What happens when you die but don’t crossover to the other side? What is keeping your non-corporeal form tethered to this mortal coil? What if the answers you seek are being denied because the person now inhabiting your room is a moody teenage girl who despises that she is the only one who can see and hear you? Welcome to the set-up of Intermedium.
Bridget (Emily Keefe) and her parents, Greg (Rudd Anderson) and Diane (Chris Lindsay-Abaire), move to a new house in a new town. They had to do this abruptly for undisclosed reasons. However, there is another tenet in the house – Kyle (Beau Minniear). Kyle died in a car crash not too long ago, and now Bridget is living in his room.
“Kyle died in a car crash not too long ago, and now Bridget is living in his room.”
Neither one of them is keen on this, but throughout the school year, they come to a mutual arrangement. But, when Bridget’s dad becomes sick, her onerous exterior begins to fade. This allows Kyle and her to see new facets of each other they missed before.
Erik Bloomquist‘s latest short is a marked departure from his moody, intense, head-spinning directorial debut, Long Lost. So, how does he fare in the romantic drama genre with a supernatural bent? I am pleased to report that his skills are on full display as he weaves a shockingly deep story about accepting others, and yourself, warts and all. Through excellent editing and clever use of the single locale (the house) setting and moody lighting, he crafts a dramatic and engaging little tale.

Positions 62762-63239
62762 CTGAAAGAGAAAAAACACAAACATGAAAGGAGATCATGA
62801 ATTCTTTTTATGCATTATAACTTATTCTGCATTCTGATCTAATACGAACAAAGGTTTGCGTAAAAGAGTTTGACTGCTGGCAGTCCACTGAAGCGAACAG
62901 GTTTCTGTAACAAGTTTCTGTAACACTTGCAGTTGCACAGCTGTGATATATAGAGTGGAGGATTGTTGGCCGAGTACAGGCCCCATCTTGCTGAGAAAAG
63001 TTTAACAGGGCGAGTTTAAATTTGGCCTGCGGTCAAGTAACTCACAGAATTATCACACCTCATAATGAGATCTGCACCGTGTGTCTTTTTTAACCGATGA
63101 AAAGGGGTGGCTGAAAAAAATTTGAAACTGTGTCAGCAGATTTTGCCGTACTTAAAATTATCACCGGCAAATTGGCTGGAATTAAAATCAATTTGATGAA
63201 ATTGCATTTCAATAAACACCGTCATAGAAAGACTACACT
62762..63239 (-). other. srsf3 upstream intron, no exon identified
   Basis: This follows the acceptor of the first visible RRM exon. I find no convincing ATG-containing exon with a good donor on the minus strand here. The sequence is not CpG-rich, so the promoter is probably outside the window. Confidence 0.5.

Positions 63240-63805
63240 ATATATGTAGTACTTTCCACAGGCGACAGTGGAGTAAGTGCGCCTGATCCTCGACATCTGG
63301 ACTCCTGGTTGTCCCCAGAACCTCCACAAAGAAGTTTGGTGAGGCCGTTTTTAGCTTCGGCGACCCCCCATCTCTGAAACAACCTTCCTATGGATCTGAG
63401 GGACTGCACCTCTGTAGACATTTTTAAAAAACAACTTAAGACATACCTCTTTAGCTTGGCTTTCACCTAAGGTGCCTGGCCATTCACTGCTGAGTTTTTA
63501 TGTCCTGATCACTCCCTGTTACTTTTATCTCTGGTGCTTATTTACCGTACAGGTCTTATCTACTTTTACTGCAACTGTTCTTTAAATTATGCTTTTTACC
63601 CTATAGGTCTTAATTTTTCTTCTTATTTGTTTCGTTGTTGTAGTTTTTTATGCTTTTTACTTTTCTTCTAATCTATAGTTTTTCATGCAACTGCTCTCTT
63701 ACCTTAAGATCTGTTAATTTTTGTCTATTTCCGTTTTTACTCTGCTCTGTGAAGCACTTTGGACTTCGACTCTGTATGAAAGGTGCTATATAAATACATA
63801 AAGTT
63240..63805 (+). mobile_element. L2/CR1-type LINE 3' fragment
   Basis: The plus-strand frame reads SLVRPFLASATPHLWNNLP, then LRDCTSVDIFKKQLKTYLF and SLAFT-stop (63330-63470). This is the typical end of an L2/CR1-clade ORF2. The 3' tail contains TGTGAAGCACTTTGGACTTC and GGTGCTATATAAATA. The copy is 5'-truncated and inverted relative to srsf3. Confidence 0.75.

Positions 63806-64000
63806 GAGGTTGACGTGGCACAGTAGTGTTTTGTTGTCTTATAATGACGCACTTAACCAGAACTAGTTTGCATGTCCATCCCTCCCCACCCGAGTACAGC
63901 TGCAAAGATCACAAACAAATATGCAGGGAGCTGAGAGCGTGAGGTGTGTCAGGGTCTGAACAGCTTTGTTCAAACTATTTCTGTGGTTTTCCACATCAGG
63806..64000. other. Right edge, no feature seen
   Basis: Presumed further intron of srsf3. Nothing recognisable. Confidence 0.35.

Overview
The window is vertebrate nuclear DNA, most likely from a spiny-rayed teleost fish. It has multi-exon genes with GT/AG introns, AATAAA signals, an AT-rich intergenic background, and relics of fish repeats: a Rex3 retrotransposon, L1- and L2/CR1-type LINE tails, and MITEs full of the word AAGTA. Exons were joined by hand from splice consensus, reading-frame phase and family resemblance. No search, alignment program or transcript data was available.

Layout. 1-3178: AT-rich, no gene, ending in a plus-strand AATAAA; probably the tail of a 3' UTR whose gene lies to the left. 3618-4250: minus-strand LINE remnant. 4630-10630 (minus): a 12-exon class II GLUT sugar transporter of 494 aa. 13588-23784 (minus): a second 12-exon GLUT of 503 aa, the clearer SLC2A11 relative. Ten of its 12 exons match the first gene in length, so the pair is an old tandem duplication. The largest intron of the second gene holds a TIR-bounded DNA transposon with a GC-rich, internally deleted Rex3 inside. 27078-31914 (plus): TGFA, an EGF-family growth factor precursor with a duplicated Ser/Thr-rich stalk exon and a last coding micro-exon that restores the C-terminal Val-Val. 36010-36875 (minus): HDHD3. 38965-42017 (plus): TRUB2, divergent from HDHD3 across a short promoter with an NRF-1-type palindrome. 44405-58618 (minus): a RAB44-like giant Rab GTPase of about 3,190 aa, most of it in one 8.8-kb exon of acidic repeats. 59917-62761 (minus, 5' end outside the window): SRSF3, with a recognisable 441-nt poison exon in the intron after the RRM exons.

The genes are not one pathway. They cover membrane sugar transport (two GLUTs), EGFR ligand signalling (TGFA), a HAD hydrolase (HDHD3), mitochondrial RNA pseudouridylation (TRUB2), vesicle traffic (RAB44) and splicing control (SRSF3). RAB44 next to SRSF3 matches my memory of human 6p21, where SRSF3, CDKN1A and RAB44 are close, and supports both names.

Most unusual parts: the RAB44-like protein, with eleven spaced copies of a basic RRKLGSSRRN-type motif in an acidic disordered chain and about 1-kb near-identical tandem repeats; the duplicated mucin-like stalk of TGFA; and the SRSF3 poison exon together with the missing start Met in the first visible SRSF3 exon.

The 20-minute film also deals with how being heard and understood are essential to all so that each person can feel that they belong in this world, as everyone should. The empathy that arises from such understanding leads to a bittersweet conclusion that is pitch-perfect and more than just a little heartbreaking.
"…a shockingly deep story about accepting others, and yourself, warts and all."